These days, creating a personal website is pretty easy. You don’t need to know about web hosting or code—the newest kids on the block are hosted profile pages with templates you can fill in with photos, links, and text about yourself. You don’t even have to have tons of content for subpages—just one landing page is all you need to stake out your spot on the web.
So, it’s easy, but is it necessary?
If you’re a media, digital, or creative professional—absolutely. Same goes if you want to otherwise establish yourself as an expert in anything and don’t already have your own professional blog. If you’re in a traditionally non-creative field with structured recruitment and hiring methods, such as accounting or law, a personal website might not help you as much professionally. But if you have a side hustle or hobby and you’re active in the online community, then a personal site can be helpful to grow that online influence, too. Here are three reasons why.
1. You Control Your Branding
Most personal website services allow you to customize everything from background photos to fonts and text placement—so, unlike LinkedIn’suniform profile, your personality and brand can shine through. When someone finds you, they’ll have an instant, visual representation of who you are. (A couple of my faves: product designer Liang Shi and marketing strategist Lindsay Kaplan.)
2. It’s an Instant Portfolio
People are visual, so the more you can show (rather than tell), the better. Your resume may say that you “built a company blog following of 15,000 engaged readers,” but with your personal site, you can take someone straight to the blog and show why it’s so engaging and what sets your work apart. By featuring work samples, sites you’ve worked on, articles you’ve written, whatever, your personal homepage can act as a digital portfolio of your online work and identity.
3. You Point Recruiters in the Right Direction
Though only 40% of companies use social media as part of their screening process, many more use it informally (and in my experience, hiring managers and interviewers who may not be on the HR side usually do their own research, too). So consider this: If a recruiter sees your resume and tries to find you on LinkedIn or Facebook, you could get lost among the other professionals who share your name. But if you have a personal website aggregating your various networks (and put that URL on your resume), you take all the guesswork out of finding you.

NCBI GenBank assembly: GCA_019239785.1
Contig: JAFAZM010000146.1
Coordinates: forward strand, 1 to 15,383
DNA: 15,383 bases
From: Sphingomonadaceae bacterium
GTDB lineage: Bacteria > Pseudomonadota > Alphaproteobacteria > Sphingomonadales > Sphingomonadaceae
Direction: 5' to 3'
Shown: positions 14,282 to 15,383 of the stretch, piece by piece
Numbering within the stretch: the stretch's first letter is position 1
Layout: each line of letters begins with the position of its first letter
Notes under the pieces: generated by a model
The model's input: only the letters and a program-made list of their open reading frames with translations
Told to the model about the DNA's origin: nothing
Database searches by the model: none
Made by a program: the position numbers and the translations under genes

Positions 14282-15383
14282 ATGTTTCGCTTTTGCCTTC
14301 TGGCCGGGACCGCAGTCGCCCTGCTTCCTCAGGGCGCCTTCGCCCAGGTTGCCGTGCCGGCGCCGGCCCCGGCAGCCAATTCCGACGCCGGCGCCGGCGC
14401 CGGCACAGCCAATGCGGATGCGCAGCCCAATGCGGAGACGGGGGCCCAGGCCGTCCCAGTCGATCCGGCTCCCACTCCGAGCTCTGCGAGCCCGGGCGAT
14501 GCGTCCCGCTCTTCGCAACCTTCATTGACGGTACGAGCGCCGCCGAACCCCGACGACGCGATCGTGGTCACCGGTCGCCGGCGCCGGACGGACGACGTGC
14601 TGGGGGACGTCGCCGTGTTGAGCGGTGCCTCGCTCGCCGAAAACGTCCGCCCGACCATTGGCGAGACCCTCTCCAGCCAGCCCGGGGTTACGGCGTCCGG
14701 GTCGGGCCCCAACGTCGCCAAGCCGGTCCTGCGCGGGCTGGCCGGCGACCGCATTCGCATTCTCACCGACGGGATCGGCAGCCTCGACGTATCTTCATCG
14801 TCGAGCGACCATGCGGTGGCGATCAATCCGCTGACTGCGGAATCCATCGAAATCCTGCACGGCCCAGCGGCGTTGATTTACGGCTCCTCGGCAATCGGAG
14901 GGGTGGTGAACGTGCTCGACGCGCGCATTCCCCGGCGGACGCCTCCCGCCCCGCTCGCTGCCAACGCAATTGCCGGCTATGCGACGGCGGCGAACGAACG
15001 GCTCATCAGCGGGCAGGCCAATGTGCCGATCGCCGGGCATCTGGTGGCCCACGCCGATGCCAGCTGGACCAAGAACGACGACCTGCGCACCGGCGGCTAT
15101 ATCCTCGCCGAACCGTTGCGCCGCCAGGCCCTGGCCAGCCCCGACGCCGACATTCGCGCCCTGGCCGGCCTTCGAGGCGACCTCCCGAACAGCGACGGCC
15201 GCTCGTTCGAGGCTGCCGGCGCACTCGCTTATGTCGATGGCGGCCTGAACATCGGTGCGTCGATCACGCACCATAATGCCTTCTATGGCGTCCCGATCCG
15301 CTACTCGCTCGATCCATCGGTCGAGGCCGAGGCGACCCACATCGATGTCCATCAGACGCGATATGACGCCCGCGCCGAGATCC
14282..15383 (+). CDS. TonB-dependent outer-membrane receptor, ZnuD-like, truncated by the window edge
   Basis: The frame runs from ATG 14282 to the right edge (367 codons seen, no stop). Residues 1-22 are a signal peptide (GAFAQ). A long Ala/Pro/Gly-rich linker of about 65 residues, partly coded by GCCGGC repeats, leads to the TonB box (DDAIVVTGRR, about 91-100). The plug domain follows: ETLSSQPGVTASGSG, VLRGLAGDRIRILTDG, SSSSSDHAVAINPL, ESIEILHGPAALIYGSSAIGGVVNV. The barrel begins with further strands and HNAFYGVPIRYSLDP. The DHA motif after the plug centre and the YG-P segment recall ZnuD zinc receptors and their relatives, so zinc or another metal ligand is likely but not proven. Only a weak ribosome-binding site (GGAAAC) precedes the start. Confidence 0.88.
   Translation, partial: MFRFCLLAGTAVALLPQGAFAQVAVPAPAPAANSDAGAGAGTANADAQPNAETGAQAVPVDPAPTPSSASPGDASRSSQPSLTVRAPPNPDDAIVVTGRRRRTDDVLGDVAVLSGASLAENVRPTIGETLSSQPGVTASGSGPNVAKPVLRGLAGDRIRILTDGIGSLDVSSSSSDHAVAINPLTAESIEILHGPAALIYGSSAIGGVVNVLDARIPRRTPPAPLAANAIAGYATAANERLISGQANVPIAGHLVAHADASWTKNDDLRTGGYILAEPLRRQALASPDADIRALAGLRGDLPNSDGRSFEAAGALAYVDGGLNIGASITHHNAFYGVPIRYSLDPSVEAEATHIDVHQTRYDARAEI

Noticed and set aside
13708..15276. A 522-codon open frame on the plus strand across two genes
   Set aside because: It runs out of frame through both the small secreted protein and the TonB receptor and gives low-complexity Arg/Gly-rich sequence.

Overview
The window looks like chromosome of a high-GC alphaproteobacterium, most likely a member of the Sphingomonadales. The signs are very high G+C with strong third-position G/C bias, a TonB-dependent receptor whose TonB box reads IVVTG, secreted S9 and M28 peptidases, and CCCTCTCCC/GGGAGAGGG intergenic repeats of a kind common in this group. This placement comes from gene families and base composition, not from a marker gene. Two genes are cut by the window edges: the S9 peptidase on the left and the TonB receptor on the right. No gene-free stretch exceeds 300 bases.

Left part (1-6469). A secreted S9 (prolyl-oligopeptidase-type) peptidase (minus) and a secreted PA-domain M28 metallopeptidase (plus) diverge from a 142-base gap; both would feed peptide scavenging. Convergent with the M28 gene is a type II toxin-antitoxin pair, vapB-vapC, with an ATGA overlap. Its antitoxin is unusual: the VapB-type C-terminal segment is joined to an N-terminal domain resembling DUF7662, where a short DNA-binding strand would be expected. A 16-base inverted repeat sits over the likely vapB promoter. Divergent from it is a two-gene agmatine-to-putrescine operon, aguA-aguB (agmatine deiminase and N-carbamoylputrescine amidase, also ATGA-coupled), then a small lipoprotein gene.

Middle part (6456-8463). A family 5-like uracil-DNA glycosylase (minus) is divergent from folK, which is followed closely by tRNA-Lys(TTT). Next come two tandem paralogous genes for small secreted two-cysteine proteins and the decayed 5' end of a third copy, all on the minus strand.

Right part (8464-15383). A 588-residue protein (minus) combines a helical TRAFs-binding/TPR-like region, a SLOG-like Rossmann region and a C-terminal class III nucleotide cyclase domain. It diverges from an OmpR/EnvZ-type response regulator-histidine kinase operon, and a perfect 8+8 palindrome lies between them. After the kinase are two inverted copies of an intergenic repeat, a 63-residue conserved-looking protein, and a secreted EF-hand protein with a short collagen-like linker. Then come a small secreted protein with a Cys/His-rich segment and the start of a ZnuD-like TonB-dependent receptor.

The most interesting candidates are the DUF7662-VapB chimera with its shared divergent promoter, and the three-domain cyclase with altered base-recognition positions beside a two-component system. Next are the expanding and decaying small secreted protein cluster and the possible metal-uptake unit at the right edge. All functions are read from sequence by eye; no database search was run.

How to Get Started
Convinced? There are plenty of easy (and free) services you can use to put up a quick profile, such as About.me, Flavors.me, DooID, and Zerply. Some of these sites allow you to create subpages or pull in your social media feeds, while About.me is a great choice if you just need a basic landing page.
By and large, your URL will be the website name + your username (for example, about.me/angelineevans), though most services will let you point a custom domain (i.e., yourname.com) to your profile.
Once you have it set up, here’s what you should include:
A photo, such as a professional and creative headshot—something that captures who you are.
A mission statement or personal summary. Try to stay away from official resume-speak and get people excited about what excites you. (Mine includes “I help nonprofits and companies show the impact of their work, inspire action from their audience, and communicate more effectively.”)
Your contact information—tell people where they can reach you, whether it’s via email, Twitter, or another preferred method.
That’s all you really need to get started—but of course, feel free to add links to your work, your resume, a bio, you name it! It can be helpful to search for people in your field who are also on the platform of your choice and browse their sites to get inspiration for your own page.